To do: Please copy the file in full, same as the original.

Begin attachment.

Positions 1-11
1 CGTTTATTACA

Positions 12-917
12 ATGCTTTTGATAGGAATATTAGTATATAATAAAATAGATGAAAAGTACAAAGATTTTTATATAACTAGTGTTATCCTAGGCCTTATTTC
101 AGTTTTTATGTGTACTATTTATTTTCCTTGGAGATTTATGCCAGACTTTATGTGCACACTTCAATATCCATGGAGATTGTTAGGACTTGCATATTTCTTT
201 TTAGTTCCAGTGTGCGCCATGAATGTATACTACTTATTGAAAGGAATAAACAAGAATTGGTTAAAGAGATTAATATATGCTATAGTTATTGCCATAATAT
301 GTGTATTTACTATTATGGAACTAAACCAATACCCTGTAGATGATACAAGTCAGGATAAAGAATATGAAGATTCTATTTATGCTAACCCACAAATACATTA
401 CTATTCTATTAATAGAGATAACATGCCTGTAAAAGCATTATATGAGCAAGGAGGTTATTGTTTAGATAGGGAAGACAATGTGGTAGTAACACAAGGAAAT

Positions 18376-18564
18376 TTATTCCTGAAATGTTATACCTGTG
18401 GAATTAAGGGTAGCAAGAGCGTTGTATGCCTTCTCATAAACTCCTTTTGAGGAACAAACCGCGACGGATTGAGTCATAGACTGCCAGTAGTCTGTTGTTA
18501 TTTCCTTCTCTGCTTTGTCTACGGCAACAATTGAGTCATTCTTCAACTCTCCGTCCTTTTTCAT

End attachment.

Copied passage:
Positions 1-11
1 CGTTTATTACA

Positions 12-917
12 ATGCTTTTGATAGGAATATTAGTATATAATAAAATAGATGAAAAGTACAAAGATTTTTATATAACTAGTGTTATCCTAGGCCTTATTTC
101 AGTTTTTATGTGTACTATTTATTTTCCTTGGAGATTTATGCCAGACTTTATGTGCACACTTCAATATCCATGGAGATTGTTAGGACTTGCATATTTCTTT
201 TTAGTTCCAGTGTGCGCCATGAATGTATACTACTTATTGAAAGGAATAAACAAGAATTGGTTAAAGAGATTAATATATGCTATAGTTATTGCCATAATAT
301 GTGTATTTACTATTATGGAACTAAACCAATACCCTGTAGATGATACAAGTCAGGATAAAGAATATGAAGATTCTATTTATGCTAACCCACAAATACATTA
401 CTATTCTATTAATAGAGATAACATGCCTGTAAAAGCATTATATGAGCAAGGAGGTTATTGTTTAGATAGGGAAGACAATGTGGTAGTAACACAAGGAAAT

Positions 18376-18564
18376 TTATTCCTGAAATGTTATACCTGTG
18401 GAATTAAGGGTAGCAAGAGCGTTGTATGCCTTCTCATAAACTCCTTTTGAGGAACAAACCGCGACGGATTGAGTCATAGACTGCCAGTAGTCTGTTGTTA
18501 TTTCCTTCTCTGCTTTGTCTACGGCAACAATTGAGTCATTCTTCAACTCTCCGTCCTTTTTCAT